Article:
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China’s Foreign Investment: How Security Factors into the Equation

Christina Burjan | China Fellow

One of the key features of President Xi Jinping’s foreign policy playbook has been an attempt to forge and consolidate regional partnerships by means of geo-economic initiatives. Examples of this include the Asia Infrastructure Investment Bank (AIIB), Regional Comprehensive Economic Partnership (RCEP) and Xi’s signature Belt and Road Initiative (BRI). Whilst these undertakings are often framed as inexorably facilitating China’s rise, the situation is arguably more complex. There are a range of factors which China has to take into account and which, oftentimes, stand to inhibit the effectiveness of its pursuit for power and influence. Amongst these, China faces significant security considerations through which it has to navigate. Indeed, recent developments in China’s relationships with both Pakistan and Afghanistan have brought this tension to light.

When it comes to regional partnerships, Pakistan has long constituted one of China’s nearest and dearest. Whilst having maintained strong, ‘all-weather’ ties since the establishment of official diplomatic relations in 1950, throughout the twenty-first century the Sino-Pakistan relationship has taken on a strong economic focus. The cornerstone element of this economic cooperation is the China-Pakistan Economic Corridor (CPEC). With a prospected US$62 billion in Chinese investments, the undertaking serves as the cornerstone enterprise of the BRI. Although unproven, accusations from the international community have regularly been directed at the project deeming it to be a deliberate ploy on the behalf of Beijing to hoodwink Islamabad into a debt-trap. Notwithstanding, it has continued to develop with a series of new deals launched in 2020.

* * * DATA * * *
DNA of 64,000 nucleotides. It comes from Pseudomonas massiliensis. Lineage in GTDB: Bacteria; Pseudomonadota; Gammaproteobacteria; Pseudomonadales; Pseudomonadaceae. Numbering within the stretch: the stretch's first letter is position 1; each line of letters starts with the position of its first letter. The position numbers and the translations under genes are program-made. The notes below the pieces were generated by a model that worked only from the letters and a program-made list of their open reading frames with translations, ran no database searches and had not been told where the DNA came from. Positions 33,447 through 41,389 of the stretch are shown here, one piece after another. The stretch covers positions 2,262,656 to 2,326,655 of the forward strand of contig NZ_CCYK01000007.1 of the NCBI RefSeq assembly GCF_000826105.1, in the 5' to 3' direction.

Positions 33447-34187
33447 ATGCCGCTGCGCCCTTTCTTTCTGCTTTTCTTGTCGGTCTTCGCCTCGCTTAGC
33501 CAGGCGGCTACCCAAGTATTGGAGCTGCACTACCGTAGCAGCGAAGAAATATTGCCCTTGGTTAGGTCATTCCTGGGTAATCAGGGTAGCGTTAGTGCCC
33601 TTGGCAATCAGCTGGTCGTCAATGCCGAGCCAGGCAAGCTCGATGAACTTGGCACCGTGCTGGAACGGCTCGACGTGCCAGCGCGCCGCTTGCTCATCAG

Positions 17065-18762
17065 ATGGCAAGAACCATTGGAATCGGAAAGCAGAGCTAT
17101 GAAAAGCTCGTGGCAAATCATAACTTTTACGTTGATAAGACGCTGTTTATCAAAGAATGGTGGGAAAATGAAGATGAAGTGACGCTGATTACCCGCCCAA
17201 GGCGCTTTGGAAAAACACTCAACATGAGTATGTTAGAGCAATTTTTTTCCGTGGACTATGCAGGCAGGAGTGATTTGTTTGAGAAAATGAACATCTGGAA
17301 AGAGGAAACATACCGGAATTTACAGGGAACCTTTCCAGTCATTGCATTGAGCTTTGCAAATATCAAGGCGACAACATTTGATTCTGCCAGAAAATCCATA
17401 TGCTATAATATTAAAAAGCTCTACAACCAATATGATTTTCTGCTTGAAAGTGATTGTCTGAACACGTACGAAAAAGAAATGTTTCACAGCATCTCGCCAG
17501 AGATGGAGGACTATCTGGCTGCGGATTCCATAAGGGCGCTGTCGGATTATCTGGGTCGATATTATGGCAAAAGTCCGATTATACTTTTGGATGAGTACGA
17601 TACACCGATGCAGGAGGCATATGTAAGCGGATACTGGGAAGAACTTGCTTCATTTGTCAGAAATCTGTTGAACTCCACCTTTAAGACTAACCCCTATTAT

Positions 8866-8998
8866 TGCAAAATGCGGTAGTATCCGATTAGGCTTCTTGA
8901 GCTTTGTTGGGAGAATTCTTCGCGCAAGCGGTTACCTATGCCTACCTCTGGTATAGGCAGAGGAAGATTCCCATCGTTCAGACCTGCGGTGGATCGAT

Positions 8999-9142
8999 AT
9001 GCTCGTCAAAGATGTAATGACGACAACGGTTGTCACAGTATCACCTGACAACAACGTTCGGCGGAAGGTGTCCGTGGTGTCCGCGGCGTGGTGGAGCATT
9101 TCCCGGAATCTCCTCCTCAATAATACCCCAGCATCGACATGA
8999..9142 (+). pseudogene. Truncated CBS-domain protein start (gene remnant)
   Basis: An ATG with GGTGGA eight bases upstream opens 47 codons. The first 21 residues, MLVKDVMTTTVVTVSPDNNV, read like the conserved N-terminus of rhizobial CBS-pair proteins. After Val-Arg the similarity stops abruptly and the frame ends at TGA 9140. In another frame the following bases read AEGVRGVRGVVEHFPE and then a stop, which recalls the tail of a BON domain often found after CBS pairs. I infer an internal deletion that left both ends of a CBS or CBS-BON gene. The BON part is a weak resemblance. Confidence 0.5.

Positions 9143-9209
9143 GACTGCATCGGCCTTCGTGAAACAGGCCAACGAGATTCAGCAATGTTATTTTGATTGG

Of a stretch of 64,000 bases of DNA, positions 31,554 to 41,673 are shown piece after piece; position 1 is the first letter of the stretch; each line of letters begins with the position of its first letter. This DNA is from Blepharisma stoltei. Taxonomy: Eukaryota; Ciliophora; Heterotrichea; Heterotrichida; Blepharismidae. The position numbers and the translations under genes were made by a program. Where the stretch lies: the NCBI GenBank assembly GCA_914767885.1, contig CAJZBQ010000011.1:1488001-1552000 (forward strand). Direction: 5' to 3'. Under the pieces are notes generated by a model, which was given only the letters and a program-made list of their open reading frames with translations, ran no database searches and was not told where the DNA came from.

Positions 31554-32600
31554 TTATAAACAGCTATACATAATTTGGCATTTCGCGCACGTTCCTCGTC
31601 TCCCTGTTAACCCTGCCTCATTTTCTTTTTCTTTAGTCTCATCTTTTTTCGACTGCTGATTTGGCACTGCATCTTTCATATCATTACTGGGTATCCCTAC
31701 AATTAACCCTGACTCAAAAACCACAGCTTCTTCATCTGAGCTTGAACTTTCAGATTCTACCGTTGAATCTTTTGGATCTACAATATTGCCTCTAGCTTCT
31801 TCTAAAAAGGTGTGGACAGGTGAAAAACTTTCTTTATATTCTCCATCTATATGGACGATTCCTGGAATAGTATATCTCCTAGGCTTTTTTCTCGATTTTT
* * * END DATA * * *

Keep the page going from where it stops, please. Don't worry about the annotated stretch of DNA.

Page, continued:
Alongside the boost in economic collaboration, however, has been a concurrent rise in transnational militancy. This has been attributed to local terrorist organisations such as the Sindhi and Baloch ethnoseparatist groups, as well as jihadi terrorist groups like Tehrik-i-Taliban Pakistan (TTP). Motives of the former are linked to their perception of China’s investments as neo-colonial expropriations of their resources in partnership with the Pakistani state. Indeed, in a statement claiming responsibility for an attack on the Chinese Consulate in Karachi in 2018, the Baloch Liberation Front noted: “In the garb of development projects, China is not only colluding with the Pakistani state in plundering the Baloch resources but assisting in the Baloch community’s persecution as well.” TTP motivation is conversely tied to Beijing’s persecution of the Uyghur Muslim community in the Xinjiang region. This is especially grounded in the TTP’s links to the Uyghurs Islamic Turkistan Islamic Party (TIP).